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Steven J. Sweeney


Tried to meditate
Before fly-tying class—nymphs, tonight—
Without kenneling the dog.
She was of one mind
And single purpose, but her breath
Was not being watched with awareness.
I sat on the floor, her domain,
Her whiskers and wet tongue on my hands--
Too hard to dismiss as “thinking . . . thinking . . . .”
And then the movement
In my hair, in this,
The buggiest room in the house.
Box elders, twice, and from my collar
I swiped away a stink bug.
Not quite fully enlightened,
And as the incense stick burned out, anyway,
I arose, to turn my practice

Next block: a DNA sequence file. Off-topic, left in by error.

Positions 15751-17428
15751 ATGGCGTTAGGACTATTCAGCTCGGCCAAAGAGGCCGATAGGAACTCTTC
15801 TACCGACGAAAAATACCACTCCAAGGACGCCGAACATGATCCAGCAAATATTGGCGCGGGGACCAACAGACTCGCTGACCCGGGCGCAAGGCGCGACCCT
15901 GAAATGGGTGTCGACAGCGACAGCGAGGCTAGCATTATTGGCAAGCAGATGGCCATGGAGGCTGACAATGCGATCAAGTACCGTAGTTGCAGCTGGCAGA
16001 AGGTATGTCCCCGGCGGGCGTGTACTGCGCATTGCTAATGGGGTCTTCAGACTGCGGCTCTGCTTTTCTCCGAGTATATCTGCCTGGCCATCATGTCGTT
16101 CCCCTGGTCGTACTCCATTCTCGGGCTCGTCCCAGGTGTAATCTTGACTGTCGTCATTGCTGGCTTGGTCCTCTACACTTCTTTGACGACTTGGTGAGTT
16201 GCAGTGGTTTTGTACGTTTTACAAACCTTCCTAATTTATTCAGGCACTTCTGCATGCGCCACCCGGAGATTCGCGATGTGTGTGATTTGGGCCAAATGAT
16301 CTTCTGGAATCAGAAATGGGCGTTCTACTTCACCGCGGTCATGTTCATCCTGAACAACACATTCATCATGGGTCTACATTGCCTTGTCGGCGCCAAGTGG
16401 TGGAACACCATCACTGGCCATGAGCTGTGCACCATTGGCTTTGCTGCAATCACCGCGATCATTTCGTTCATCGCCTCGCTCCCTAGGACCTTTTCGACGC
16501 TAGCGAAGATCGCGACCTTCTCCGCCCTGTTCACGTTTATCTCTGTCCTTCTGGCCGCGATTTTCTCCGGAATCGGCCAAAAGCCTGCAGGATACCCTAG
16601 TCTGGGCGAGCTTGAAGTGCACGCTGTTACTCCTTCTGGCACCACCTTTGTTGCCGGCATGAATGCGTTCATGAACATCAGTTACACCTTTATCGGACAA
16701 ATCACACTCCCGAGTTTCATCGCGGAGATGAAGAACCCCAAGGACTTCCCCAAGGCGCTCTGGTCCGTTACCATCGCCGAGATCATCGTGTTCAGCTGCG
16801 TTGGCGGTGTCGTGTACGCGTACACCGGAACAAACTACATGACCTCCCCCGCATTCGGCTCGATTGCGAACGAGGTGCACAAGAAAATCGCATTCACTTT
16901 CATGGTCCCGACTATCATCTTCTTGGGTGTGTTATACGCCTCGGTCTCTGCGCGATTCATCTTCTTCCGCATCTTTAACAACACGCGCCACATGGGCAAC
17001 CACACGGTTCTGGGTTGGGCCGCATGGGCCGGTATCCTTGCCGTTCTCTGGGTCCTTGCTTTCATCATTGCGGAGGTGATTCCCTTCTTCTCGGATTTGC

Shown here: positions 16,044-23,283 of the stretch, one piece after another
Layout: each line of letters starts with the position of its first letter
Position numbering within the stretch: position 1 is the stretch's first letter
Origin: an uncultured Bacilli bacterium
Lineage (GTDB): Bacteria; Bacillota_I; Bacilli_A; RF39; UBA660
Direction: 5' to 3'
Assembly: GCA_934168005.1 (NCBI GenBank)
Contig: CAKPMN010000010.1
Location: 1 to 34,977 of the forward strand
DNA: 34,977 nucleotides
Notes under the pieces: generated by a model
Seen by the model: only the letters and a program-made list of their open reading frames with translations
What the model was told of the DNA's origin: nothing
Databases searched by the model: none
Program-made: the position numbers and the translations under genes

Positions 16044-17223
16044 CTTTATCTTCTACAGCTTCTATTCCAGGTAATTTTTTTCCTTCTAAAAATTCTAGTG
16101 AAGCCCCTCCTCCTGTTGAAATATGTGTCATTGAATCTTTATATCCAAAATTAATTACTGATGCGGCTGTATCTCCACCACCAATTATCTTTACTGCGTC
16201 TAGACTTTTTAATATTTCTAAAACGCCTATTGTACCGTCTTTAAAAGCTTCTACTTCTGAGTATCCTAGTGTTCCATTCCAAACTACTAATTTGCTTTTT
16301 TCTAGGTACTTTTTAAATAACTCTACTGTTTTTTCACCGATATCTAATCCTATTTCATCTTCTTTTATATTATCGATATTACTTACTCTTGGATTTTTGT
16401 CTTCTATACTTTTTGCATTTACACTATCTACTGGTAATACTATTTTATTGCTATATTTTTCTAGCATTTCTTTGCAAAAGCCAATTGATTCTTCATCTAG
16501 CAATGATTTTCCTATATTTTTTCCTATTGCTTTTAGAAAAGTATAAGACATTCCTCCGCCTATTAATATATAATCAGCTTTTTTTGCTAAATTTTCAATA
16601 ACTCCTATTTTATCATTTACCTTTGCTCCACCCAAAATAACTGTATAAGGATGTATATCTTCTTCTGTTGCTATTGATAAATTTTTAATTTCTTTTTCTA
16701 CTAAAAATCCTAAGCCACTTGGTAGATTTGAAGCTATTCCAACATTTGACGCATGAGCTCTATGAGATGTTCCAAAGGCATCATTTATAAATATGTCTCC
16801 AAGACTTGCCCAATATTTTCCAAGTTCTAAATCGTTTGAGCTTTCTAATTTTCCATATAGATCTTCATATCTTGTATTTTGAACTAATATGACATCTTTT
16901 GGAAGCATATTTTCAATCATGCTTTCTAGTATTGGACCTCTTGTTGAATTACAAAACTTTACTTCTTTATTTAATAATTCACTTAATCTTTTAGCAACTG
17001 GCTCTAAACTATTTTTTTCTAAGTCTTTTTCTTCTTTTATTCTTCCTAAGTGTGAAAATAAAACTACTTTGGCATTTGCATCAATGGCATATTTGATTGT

Toward a #12 Mustad nymph hook
Wrapped with hair dubbing and wing-cased,
A bug that might someday hook me in the ear
During a lazy forward cast on some river,
Continuing in that other time
This lesson in mindfulness.

Steven, coming up on 58, is an editor of law-related publications, an oil painter, a beginning practitioner of the middle way, and the maintenance go-to guy on a small property with an aging log house, a lot of old stuff that needs fixing, and a lane that drifts in heavily during winter, a season during which he will be tying new flies for the next catch-and-release trout season in Minnesota.  He lives with his mindful English springer spaniel, Mona Lisa, his root instructor in "Now."